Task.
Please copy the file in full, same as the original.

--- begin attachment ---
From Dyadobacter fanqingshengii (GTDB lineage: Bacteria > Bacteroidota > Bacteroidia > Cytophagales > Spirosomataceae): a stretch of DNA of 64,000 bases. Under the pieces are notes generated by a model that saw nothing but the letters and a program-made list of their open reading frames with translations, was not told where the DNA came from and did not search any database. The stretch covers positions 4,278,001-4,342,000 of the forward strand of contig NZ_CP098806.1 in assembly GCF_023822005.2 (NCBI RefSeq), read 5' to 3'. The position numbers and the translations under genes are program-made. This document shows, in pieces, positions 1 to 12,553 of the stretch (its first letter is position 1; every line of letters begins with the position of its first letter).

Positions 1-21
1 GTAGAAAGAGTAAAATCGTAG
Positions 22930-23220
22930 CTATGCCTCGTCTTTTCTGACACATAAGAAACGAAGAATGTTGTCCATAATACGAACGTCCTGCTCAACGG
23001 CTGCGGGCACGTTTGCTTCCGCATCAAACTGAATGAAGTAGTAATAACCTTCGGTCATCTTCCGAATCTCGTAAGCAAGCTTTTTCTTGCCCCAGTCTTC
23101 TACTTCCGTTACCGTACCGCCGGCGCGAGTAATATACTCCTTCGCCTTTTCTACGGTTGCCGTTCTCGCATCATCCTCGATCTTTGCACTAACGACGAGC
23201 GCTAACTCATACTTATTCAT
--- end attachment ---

From Dyadobacter fanqingshengii (GTDB lineage: Bacteria > Bacteroidota > Bacteroidia > Cytophagales > Spirosomataceae): a stretch of DNA of 64,000 bases. Under the pieces are notes generated by a model that saw nothing but the letters and a program-made list of their open reading frames with translations, was not told where the DNA came from and did not search any database. The stretch covers positions 4,278,001-4,342,000 of the forward strand of contig NZ_CP098806.1 in assembly GCF_023822005.2 (NCBI RefSeq), read 5' to 3'. The position numbers and the translations under genes are program-made. This document shows, in pieces, positions 1 to 12,553 of the stretch (its first letter is position 1; every line of letters begins with the position of its first letter).

Positions 1-21
1 GTAGAAAGAGTAAAATCGTAG
Positions 22930-23220
22930 CTATGCCTCGTCTTTTCTGACACATAAGAAACGAAGAATGTTGTCCATAATACGAACGTCCTGCTCAACGG
23001 CTGCGGGCACGTTTGCTTCCGCATCAAACTGAATGAAGTAGTAATAACCTTCGGTCATCTTCCGAATCTCGTAAGCAAGCTTTTTCTTGCCCCAGTCTTC
23101 TACTTCCGTTACCGTACCGCCGGCGCGAGTAATATACTCCTTCGCCTTTTCTACGGTTGCCGTTCTCGCATCATCCTCGATCTTTGCACTAACGACGAGC
23201 GCTAACTCATACTTATTCAT